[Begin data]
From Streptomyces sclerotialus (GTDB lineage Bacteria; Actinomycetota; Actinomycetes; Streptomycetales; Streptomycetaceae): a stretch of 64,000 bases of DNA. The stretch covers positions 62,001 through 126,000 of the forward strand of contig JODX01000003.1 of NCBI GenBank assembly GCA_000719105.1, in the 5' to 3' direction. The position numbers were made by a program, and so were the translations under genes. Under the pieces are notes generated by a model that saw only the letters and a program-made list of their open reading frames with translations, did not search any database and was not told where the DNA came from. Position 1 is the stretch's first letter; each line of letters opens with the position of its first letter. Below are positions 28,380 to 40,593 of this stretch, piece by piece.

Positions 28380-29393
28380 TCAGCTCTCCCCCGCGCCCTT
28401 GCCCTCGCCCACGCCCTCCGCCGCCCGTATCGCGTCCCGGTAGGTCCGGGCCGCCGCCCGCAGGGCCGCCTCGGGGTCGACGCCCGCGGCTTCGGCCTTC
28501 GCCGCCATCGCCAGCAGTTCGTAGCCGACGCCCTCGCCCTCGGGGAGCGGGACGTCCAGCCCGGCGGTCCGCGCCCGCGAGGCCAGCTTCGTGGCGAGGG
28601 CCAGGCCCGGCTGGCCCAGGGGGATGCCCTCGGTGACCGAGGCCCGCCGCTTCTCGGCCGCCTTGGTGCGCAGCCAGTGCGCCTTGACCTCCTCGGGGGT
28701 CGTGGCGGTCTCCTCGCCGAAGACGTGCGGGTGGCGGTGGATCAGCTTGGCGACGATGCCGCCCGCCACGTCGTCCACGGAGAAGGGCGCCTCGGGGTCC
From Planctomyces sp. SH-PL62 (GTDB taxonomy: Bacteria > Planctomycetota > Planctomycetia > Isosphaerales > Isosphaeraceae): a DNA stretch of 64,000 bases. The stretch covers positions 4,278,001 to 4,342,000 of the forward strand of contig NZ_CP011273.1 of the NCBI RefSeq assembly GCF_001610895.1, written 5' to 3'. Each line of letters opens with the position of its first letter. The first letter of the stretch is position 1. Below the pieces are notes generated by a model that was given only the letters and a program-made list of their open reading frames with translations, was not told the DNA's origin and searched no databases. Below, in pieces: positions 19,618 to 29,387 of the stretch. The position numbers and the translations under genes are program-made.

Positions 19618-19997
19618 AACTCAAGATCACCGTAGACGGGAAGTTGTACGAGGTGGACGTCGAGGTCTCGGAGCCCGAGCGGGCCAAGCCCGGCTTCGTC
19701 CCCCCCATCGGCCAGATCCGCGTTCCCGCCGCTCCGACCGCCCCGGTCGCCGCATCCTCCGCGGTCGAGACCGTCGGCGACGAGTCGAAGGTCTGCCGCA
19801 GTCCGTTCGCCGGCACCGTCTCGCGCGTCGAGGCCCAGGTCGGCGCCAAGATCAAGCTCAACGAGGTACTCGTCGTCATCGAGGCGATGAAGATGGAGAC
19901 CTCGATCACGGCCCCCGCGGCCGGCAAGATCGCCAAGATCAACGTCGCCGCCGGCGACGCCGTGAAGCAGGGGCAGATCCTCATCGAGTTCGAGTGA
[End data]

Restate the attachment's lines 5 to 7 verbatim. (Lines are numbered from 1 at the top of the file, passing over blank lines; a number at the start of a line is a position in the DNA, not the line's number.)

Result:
28501 GCCGCCATCGCCAGCAGTTCGTAGCCGACGCCCTCGCCCTCGGGGAGCGGGACGTCCAGCCCGGCGGTCCGCGCCCGCGAGGCCAGCTTCGTGGCGAGGG
28601 CCAGGCCCGGCTGGCCCAGGGGGATGCCCTCGGTGACCGAGGCCCGCCGCTTCTCGGCCGCCTTGGTGCGCAGCCAGTGCGCCTTGACCTCCTCGGGGGT
28701 CGTGGCGGTCTCCTCGCCGAAGACGTGCGGGTGGCGGTGGATCAGCTTGGCGACGATGCCGCCCGCCACGTCGTCCACGGAGAAGGGCGCCTCGGGGTCC